… For the pitcher too. My presence at the game was pure good fortune: right place, right time. The pitcher has luck of a different kind. He creates lots of it himself; striking out 14 significantly helped Cain retire all 27 batters he faced, because strike outs don’t require any assistance from teammates. But while the Giants had opposite-field hits fall in, and ground balls squeeze between infielders, the remaining 13 balls the Astros put into play were fairly easy to field. With one amazing exception. It feels like standard fare for a perfecto to require one heroic play, and Gregor Blanco provided Cain with one in the 7th. Otherwise the only other hard hit was Snyder’s drive to left in the 6th, which looked to me like a dinger but which Cabrera handled just in front of the fence. This is not to suggest that Cain didn’t deserve his perfection, or that his performance was akin to winning the lottery. In fact, it requires some good fortune, much more physical skill, and even more mental fortitude. Because the pitcher can only record three outs in an inning, his work is broken up by his teammates’ turns at the plate. With each inning, as he moves closer and closer to destiny and history, these intermissions become harder to wait out, and thus leave a heavier weight on the shoulders with each return to the mound. As Sam Miller of Baseball Prospectus remarked the next day, what makes ballplayers special is not that they don’t experience nerves; it’s that they feel them but continue to execute at extremely high levels. Cain’s good luck was largely of his own, and partially of his teammates’, creation.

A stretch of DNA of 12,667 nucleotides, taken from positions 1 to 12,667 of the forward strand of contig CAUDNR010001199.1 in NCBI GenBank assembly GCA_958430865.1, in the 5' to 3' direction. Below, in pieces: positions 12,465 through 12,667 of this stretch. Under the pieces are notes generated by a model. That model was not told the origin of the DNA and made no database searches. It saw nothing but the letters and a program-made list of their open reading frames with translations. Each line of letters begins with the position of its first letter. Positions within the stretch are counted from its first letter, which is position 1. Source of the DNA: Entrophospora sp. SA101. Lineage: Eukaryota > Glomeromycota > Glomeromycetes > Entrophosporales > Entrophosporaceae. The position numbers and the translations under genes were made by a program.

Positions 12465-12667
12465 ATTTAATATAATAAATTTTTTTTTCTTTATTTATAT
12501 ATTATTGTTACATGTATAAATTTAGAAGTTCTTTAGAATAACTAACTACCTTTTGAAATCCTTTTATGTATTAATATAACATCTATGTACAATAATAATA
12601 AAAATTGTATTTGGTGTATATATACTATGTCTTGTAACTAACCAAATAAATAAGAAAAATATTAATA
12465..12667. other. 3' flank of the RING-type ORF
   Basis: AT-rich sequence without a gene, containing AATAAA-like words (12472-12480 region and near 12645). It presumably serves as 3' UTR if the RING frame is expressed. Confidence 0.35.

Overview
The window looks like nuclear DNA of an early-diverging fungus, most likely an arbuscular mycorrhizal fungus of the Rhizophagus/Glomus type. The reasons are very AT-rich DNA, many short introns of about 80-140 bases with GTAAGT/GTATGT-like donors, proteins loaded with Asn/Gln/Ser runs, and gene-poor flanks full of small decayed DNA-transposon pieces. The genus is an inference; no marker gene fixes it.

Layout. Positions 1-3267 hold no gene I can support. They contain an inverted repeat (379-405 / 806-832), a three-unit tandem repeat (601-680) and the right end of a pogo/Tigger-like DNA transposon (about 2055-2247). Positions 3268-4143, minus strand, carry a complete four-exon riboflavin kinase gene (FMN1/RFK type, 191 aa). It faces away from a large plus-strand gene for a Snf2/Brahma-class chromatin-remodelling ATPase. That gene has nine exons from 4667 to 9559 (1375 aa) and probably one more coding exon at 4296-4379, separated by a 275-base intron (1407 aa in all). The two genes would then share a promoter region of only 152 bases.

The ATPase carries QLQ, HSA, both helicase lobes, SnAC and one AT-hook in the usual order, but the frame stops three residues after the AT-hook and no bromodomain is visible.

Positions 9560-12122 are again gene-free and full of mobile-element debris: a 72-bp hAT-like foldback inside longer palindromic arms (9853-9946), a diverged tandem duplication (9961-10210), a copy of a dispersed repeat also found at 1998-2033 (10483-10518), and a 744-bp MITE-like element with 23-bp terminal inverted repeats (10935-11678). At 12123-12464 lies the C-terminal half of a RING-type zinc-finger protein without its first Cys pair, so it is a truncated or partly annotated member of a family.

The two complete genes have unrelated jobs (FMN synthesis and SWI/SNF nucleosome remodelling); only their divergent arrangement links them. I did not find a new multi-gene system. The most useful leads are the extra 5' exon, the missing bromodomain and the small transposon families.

Sport can provide moments of pure emotion. The feeling of am-I-really-here comes in part from witnessing directly the amazing capacity to perform brilliantly in the densest moments of competition. While the surface emotions swirled–anxiety and excitement and joy–beneath them I felt deep appreciation, almost awe that I could watch this game in person and feel my own expectations, and those of the crowd around me, build with each out. We all wanted so desperately to be part of history. Our hopes turned to euphoria when the game was over. Danilo and I took some pictures; like many we just didn’t want to leave the ballpark while the experience was so fresh. Outside many hung around the plaza, taking pictures of the AT&T Park sign lit up, of the Willie Mays statue, of each other. There was lots of high-pitched conversation and occasional screams of delight. I texted friends and family in all caps: “DANILO AND I JUST SAW MATT CAIN THROW A PERFECT GAME FOR THE GIANTS!!” I yelled enough that on my ride back I stopped at a 7 Eleven for throat drops, and it was there that I had the strangest thought of the night. I stood in front of the beer section and remarked to myself: “Why would anybody want to drink alcohol. It just gets in the way of experiencing life directly.” That is the purity of feeling this game provided me. It took a while to fall asleep, which allowed time to photos to Facebook. I awoke after just four hours or so of sleep, my body jerking with adrenaline again. As I drove to that day’s workshop, and even as I began teaching, I kept flashing back to moments in the game and after. The euphoria took a good 12 hours to fade, but writing tonight has brought back glimpses of it. My high school tennis coach, Harvey Smith, once said, “The memories of an event are often greater than the event itself.” If he’s right, then I will be feeling those glimpses for years to come.